From the website:
“In a comprehensive exclusive interview for MMNews, Marshall Auerback talks about causes and effects of the recession, the monetary system, Peak Oil and his position on hyperinflation in the US.” The author has given us permission to print a long excerpt from this interview, specifically the section dealing with Peak Oil, last year’s oil spike, and its effect on the current crisis. -KS.

…I would also like to talk with you about another topic related to the current recession – the oil price spike of last year. In order to do so, I want to quote a statement published in April 2001 by James Baker and the Council on Foreign Relations entitled “Strategic Energy Policy Challenges for the 21st Century“. In that paper there’s this statement to be found:

Oil price spikes since the 1940s have always been followed by a recession.”5

Again first of all a rather simple question: is this statement in tune with the historical truth – or in other words: does it reflect an “eternal law” of the past, present and future one can count on?

I don’t know if Baker’s statement reflects an “eternal truth”, but oil is undoubtedly a very important component of the global economy and energy (along with food) is a key non-discretionary essential without which we couldn’t sustain our current standard of living.  Unlike Europe, the US is still addicted to cheap oil, so the impact of price spikes tends to be felt much more acutely here than it does in the EU or UK. Add to that the massive personal indebtedness of the private sector, the fact that historically consumption has comprised 70% of GDP in the US, and obviously, a rising oil price creates another headwind which precludes a significant pick-up in growth.

So the oil price spike of last year was the coup de grace for the US economy?

Yes, I think it was the straw that broke the camel’s back, or the “icing on the cake”. But I think it would be more accurate to say that  the oil price spike catalysed the subsequent collapse. However, recessionary pressures were already “baked in the cake” well before the oil price spike. If anything, I would say that the oil price spike (largely a product of speculation, not final demand) provided a perfect illustration of the dysfunction of our financial system, something Doug Noland has been particularly strong in illustrating.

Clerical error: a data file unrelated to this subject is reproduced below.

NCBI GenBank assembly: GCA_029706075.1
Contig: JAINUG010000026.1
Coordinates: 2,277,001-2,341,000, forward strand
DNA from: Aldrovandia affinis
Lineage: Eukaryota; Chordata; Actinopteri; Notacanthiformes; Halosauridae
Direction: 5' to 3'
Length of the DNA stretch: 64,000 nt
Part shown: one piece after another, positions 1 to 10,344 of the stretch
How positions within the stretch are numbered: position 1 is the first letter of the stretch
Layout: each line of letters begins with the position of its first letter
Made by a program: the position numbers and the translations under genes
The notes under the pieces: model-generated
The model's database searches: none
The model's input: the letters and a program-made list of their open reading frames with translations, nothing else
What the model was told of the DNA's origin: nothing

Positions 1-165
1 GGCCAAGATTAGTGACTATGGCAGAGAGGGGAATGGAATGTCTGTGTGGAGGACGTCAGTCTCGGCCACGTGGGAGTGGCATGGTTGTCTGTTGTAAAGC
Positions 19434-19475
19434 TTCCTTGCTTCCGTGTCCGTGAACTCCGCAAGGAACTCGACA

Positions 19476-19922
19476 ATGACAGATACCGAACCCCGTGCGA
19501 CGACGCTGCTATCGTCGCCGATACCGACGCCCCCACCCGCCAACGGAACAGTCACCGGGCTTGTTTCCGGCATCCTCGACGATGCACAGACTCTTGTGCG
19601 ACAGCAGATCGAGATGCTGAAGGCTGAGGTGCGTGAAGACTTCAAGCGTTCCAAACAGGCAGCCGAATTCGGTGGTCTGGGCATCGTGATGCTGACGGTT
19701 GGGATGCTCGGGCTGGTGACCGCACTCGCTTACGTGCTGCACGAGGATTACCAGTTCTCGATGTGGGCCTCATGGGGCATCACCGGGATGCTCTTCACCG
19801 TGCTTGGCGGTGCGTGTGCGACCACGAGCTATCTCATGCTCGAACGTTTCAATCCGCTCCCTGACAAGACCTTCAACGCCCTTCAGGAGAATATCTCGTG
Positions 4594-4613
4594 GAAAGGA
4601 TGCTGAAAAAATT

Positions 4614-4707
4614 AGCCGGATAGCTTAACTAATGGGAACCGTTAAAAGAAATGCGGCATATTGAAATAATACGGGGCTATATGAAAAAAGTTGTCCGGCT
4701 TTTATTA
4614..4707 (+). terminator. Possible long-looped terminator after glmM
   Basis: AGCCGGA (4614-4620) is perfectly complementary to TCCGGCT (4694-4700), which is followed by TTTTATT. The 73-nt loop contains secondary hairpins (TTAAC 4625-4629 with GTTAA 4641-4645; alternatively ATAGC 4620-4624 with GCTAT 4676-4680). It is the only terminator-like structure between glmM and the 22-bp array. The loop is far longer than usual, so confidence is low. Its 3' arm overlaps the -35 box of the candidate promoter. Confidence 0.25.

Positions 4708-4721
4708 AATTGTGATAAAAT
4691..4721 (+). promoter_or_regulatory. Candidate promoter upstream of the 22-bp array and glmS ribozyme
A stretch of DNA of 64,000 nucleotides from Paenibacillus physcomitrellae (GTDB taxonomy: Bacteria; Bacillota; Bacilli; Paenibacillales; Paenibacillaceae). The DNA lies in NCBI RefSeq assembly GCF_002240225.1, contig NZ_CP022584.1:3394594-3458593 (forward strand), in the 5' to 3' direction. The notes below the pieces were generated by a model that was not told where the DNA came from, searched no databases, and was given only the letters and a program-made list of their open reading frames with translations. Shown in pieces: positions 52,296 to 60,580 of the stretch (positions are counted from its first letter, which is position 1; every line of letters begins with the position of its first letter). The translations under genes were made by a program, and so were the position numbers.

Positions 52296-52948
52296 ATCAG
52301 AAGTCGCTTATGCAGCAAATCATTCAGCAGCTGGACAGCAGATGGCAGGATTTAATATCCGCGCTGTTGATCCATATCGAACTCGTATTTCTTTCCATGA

Could you explain that?

Simply a demonstration that our financial system has become hooked on cheap financing for the purposes of speculation. To me, it is no coincidence that when Bernanke began to reduce rates in response to the 2007 sub-prime meltdown, he simply incited another speculative bubble in commodities via the leveraged speculating community.

Let’s return to the inter-relation of the oil price spike of last year and the current recession. Can you tell us about your reading of last years oil price spike?

Let me begin my answer to that question with the observation that economists were almost universally opposed to the idea that speculation was playing much of a role in the oil price spike. A Wall Street Journal survey found that 89%, as close as you ever come to unanimity in most polls, saw the increase in commodity prices, including oil, as the result of fundamental forces. 6 Nobel prize winner Paul Krugman argued the case forcefully in a series of New York Times op-eds and blog posts with titles like “The Oil Non-Bubble,” “Fuel on the Hill,” and “Speculative Nonsense, Once Again.”7

I think too little attention has been paid to the role of speculation in last year’s oil market rally.  Part of this is a usual blind spot amongst economists.  Paul Krugman’s presence in this camp lent credibility to the “oil prices are warranted” view. The Princeton economist had been a Cassandra on the housing mania and had also correctly anticipated that the deregulation of energy prices in California could lead to manipulation. So Krugman, sensitive to the notion that speculation can distort prices, nevertheless fell in with the argument that oil prices were simply reflecting supply and demand.

Yet that belief was spectacularly incorrect. Oil peaked at $147 a barrel in July and fell even more dramatically than it had risen. By October, prices had fallen to $64 a barrel. Bloomberg columnist Caroline Baum described the world as “drowning in oil.”8 A report by the Commodities Futures Exchange Commission attributed the large swings in oil prices to speculation. CFTC Commissioner Bart Chilton said that earlier studies that found that the moves were the result of supply and demand relied on “deeply flawed data.”9